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ST. PAUL -- Minnesota businesses are paying for a series of advertisements aimed at convincing voters to pick fiscally responsible legislative candidates. "Vote for the toughest S.O.B.," one ad blares.
The former Minnesota governor who lives half the year in Mexico surfaced again last week to plug Peter Hutchinson's Independence Party bid for governor. It may be the most innovative commercial of the campaign, but the Independence Party does not have the money to blanket the airwaves like its two bigger brothers. It hopes voters will visit www.teammn.com/news/media.php to see the spot if they miss it in television. The commercial features a Ventura who looks better groomed than in most recent appearances. He urges voters "to claim your independence from politics as usual. ...
Ken Pentel recently sent a message to supporters assuring them he is busy campaigning. Minnesota's Green Party candidate for governor was in the news when he ran four years ago, but has been running a quieter campaign this year. On one day, he said, he was part of a North Shore reading circle when someone named Bob "read lyrically about North Dakota." The next day, Pentel said, he handed out sunflowers to people in Grand Marais. He also listed other recent events he attended, ranging from a star-gazing party to appearing on cable television shows.
ST. PAUL -- U.S. Senate candidates Mark Kennedy and Amy Klobuchar want American troops back from Iraq -- it's just a matter of when. Backing off a stance that once called for cutting troop levels in half this year, Klobuchar instead opted for a more open-ended approach Friday while meeting with Forum Communications publishers, editors and reporters at the Capitol. Soldiers should be shipped home after signs of progress develop, she said, but not immediately. "We haven't seen that progress," the Democrat said.
ST. PAUL -- Peter Hutchinson said if elected governor he would raise the gasoline tax. Mike Hatch doesn't intend to raise taxes if he becomes governor, but he stopped short of promising not to do so. And Gov. Tim Pawlenty, who signed a pledge to not raise taxes four years ago, said he still rejects calls for tax increases but won't commit to the same written pledge if re-elected. The three major-party candidates for governor gathered Friday at the Capitol to discuss taxes and other campaign issues in a discussion with reporters, editors and publishers of Forum Communications newspapers.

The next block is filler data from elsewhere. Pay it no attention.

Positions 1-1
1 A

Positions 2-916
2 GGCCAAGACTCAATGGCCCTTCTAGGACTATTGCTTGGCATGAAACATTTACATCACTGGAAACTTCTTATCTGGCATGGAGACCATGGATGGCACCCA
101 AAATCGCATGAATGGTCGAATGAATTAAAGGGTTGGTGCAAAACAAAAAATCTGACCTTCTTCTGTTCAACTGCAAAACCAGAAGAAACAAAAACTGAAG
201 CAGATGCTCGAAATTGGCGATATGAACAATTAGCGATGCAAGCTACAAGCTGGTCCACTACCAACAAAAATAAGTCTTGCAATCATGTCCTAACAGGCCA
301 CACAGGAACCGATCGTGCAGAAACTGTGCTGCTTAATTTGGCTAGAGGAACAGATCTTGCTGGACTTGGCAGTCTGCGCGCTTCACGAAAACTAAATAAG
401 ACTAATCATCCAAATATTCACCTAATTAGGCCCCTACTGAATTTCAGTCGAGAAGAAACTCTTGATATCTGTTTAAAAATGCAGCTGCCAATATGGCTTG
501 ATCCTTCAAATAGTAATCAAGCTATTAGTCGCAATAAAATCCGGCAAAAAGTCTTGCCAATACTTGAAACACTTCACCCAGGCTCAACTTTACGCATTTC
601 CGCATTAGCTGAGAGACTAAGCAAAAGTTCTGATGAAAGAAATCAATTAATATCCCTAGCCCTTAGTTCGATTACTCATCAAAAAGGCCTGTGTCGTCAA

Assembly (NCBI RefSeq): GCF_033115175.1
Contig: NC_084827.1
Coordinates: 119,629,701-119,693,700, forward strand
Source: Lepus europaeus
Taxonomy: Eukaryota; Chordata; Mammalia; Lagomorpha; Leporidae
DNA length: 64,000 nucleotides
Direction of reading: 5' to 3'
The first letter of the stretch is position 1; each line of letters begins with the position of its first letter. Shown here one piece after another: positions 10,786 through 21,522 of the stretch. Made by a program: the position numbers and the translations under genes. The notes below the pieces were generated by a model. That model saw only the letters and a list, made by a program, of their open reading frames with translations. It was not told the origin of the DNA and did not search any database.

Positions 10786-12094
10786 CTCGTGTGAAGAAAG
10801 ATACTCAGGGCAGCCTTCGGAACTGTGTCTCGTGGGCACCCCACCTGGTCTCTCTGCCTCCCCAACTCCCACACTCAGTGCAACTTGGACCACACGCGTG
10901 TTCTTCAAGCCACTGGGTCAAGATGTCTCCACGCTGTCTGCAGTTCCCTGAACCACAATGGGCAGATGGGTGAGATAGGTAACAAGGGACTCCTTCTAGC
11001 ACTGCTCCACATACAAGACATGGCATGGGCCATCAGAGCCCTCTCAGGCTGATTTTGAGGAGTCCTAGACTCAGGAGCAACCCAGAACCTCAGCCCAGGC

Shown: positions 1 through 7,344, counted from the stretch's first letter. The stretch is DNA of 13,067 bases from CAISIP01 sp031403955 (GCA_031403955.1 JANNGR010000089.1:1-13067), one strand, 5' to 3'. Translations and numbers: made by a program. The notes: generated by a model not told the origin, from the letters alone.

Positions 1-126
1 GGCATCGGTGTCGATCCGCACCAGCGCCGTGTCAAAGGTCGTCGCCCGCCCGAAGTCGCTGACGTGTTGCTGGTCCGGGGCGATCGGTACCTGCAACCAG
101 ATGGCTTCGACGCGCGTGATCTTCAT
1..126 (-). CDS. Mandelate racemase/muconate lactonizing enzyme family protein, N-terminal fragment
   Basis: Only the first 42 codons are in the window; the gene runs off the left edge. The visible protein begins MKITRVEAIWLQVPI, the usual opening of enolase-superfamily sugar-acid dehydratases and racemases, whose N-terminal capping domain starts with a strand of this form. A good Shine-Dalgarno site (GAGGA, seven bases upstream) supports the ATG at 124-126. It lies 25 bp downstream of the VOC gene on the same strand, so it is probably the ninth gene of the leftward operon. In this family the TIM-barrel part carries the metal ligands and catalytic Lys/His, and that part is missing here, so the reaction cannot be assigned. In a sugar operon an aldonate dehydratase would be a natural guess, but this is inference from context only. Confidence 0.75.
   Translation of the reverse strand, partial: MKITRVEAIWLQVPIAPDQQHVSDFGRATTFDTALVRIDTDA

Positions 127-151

ST. PAUL -- Some rural officials want the Minnesota Supreme Court to remove what they call a "deceptive" transportation funding constitutional amendment from the Nov. 7 election. Thirteen lawmakers and city officials petitioned the court, seeking an injunction because they said the amendment's wording is confusing to voters and therefore could be illegal. The proposed amendment would dedicate all of the state motor vehicle sales tax revenue to transportation projects. Currently, 54 percent of the tax is used for transportation; the remainder is directed goes to other uses.
Safety officials at the Minnesota Department of Natural Resources say that if folks wait until cold, snowy weather arrives before taking snowmobile safety training they may be too late to enjoy the season. "In some instances it's too late because classes have already concluded or are full. No snowmobile safety certificate, no snowmobiling," said Capt. Mike Hammer, DNR Enforcement Education Program coordinator. He said plenty of snowmobile safety training classes are available right now Minnesota residents born after Dec.
Former U.S. Sen. Rod Grams said Wednesday that restoring federal protections for disconnected wetlands, a move favored by duck hunters and bird watchers nationwide, would give the federal government too much power over private land. Grams criticized legislation introduced by U.S. Rep. Jim Oberstar that would restore U.S. Army Corps of Engineers authority over wetlands upstream of federally navigable waters. Grams, former Republican U.S. senator from Minnesota, is challenging incumbent Oberstar, a DFLer, for Minnesota's 8th District U.S.
It's time to gather together easy reading for the chilly nights ahead before the fireplace. Here's a potpourri of novels to get you started. "The Other Side of the Bridge" (Dial Press, $25) by Mary Lawson is out this week. Lawson, a Canadian who received raves for her first novel, "Crow Lake," in this outing tells the story of two farm boys, beginning before World War II and ending in the 1950s. Arthur's the good, hardworking kid, his brother Jake is mercurial, a misfit, who likes to torment his docile brother. Enter a beautiful woman who marries Arthur.
With the help of sophisticated electronics, the U.S. Coast Guard Cutter Alder is mapping portions of Lake Superior some 300 to 500 feet below the surface. The sonar images being collected by researchers aboard the Alder will be used to help assess the effects of cargo sweeping on the Great Lakes. Cargo sweeping is the practice of cleaning -- usually spraying out -- a ship's holds to prevent cross-contamination of materials. The overboard cargo adds up.